News & Politics

Biden's Previous Support for a Ban on Sanctuary Cities May Come Back to Haunt Him

Democratic presidential candidate former Vice President Joe Biden, speaks during a candidates forum at the 110th NAACP National Convention, Wednesday, July 24, 2019, in Detroit. (AP Photo/Carlos Osorio)

The problem with being in politics for a long time is that there is a great likelihood that public attitudes and opinion about any number of issues has probably changed. This puts long-serving politicians in a very uncomfortable spot. They can either stick to their guns and go down in flames, or shade and trim their stated beliefs to mirror current public attitudes.

Joe Biden has been in politics for longer than many of those likely to vote for him have been alive. He has gone from being a law-and-order man who supported minimum sentencing laws to being a champion of prison reform. He opposed forced busing of school children, only to now proclaim he has seen the light and will support it. He supported the anti-abortion Hyde Amendment at the time, but now opposes it.

Where the media may have been reluctant to point out these inconsistencies, his Democratic primary opponents have not. And on the issue of sanctuary cities, Biden has left himself wide open.

The Hill:

When Biden was running to be the Democratic presidential nominee in 2007, he was unequivocal when asked at a debate about whether he would allow sanctuary cities to ignore federal law.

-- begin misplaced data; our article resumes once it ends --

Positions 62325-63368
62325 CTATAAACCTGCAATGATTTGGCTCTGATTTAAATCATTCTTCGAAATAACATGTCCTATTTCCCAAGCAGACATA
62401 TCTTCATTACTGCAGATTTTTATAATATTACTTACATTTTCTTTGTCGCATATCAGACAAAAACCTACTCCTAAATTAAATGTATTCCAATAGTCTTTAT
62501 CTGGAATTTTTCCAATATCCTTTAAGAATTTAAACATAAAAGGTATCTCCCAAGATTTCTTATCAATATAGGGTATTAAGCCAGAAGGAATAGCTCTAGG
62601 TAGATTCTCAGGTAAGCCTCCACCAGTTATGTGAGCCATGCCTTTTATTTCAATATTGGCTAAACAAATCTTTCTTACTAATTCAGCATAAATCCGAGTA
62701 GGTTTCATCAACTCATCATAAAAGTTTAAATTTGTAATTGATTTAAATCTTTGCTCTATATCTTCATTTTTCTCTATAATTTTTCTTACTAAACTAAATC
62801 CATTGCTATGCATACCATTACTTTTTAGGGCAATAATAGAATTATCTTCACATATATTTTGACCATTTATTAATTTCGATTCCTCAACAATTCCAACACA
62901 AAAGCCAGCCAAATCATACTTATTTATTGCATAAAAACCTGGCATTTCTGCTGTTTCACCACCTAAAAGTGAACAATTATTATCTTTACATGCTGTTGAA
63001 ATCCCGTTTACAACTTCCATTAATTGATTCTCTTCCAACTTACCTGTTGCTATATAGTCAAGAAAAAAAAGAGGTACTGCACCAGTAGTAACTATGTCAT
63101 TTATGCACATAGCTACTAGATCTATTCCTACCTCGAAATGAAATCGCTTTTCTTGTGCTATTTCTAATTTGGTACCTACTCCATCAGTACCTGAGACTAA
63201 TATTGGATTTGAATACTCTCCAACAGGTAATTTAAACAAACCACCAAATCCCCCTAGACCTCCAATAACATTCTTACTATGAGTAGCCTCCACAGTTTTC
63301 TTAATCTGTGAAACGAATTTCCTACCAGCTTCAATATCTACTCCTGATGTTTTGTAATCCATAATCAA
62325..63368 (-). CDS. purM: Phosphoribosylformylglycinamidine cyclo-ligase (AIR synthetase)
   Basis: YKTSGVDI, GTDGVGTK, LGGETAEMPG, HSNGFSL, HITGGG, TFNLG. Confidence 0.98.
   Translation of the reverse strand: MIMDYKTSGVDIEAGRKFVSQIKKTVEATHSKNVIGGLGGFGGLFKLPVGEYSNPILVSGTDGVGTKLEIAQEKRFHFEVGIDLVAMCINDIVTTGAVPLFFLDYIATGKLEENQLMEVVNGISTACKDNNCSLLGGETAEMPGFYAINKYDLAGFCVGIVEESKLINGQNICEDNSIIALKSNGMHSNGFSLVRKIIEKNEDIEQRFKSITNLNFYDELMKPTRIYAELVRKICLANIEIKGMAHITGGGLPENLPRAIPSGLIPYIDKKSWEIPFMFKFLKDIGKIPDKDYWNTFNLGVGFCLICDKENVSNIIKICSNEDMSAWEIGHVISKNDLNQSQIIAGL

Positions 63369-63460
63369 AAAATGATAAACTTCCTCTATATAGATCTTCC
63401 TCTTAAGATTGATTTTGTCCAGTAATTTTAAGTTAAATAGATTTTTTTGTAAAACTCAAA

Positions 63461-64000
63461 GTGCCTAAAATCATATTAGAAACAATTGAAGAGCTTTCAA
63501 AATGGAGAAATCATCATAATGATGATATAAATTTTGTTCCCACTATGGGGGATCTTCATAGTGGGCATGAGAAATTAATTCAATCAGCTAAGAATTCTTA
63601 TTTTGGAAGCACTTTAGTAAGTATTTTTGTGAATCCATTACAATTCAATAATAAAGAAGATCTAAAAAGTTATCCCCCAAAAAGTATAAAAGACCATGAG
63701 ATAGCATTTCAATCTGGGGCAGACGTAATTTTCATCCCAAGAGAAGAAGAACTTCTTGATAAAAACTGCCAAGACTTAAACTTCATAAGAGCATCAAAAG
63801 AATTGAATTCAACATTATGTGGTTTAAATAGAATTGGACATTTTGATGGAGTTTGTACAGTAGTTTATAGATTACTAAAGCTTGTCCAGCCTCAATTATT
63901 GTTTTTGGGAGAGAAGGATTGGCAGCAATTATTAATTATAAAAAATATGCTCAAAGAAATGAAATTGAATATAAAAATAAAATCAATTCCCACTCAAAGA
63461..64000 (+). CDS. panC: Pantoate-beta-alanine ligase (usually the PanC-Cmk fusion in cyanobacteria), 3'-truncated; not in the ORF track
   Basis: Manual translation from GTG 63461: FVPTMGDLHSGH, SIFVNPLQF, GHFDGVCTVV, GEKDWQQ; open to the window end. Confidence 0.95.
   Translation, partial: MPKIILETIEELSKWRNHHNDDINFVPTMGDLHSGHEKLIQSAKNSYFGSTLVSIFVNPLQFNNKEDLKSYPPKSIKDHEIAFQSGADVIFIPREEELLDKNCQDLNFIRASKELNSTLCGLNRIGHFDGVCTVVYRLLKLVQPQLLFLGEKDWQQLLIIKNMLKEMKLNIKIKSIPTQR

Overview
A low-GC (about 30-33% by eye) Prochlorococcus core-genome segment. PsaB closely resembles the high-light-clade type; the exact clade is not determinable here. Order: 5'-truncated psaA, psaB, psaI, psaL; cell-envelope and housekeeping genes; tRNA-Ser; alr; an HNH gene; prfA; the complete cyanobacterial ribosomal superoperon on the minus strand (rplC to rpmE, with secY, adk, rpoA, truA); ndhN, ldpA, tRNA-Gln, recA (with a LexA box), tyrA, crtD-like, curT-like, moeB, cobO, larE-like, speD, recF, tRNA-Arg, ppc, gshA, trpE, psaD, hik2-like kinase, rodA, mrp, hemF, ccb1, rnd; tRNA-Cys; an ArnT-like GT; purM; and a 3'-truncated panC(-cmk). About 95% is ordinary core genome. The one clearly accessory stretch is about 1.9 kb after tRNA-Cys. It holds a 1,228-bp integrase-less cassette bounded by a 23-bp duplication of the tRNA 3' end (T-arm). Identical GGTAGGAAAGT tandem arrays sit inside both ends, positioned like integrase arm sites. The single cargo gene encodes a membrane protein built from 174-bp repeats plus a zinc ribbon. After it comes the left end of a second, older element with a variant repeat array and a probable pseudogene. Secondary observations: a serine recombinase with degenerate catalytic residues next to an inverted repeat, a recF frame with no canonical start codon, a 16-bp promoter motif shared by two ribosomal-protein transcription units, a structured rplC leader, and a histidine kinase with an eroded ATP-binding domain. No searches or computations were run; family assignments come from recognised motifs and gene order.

“No,” he responded.

That changed when he became vice president under President Obama. The Obama administration embraced sanctuary cities and the policy flourished. But that change of heart may actually cost Biden, as several of his rivals, including Kamala Harris and Cory Booker, are trying to make Biden appear a wishy-washy moderate with flexible principles.

At the Democratic presidential debate in Detroit last week, New York City Mayor Bill de Blasio repeatedly asked Biden if he thought the 3 million deportations under the Obama administration were a good idea.

Biden said he wouldn’t reveal his private conversations with Obama, but said they had “moved to fundamentally change the system” and that “much more has to be done.”

Sen. Cory Booker (D-N.J.) fired back, accusing Biden of trying to “have it both ways.”

“You invoke President Obama more than anybody in this campaign,” Booker said. “You can’t do it when it’s convenient and then dodge when it’s not.”

If you’re keeping score, Booker hit that one out of the park.

That’s why this issue is particularly dangerous for Biden. Very few Democrats want to leave Obama behind, but most are willing to point out the former president’s deficiencies. And in so doing, they are also painting Biden as a hypocrite — abandoning Obama in some cases and embracing him in others.

It’s not likely to cost Biden with ordinary Democratic voters. But the more he trims his political sails, the more he angers the radical activists who want to steer the party over the cliff.

This is music to Trump’s ears, of course, as the president waits patiently in the wings for the Democrats to expose their radical selves for all to see. It will only make it that much easier for Trump to help the voter connect the dots from AOC to Biden and the rest of them.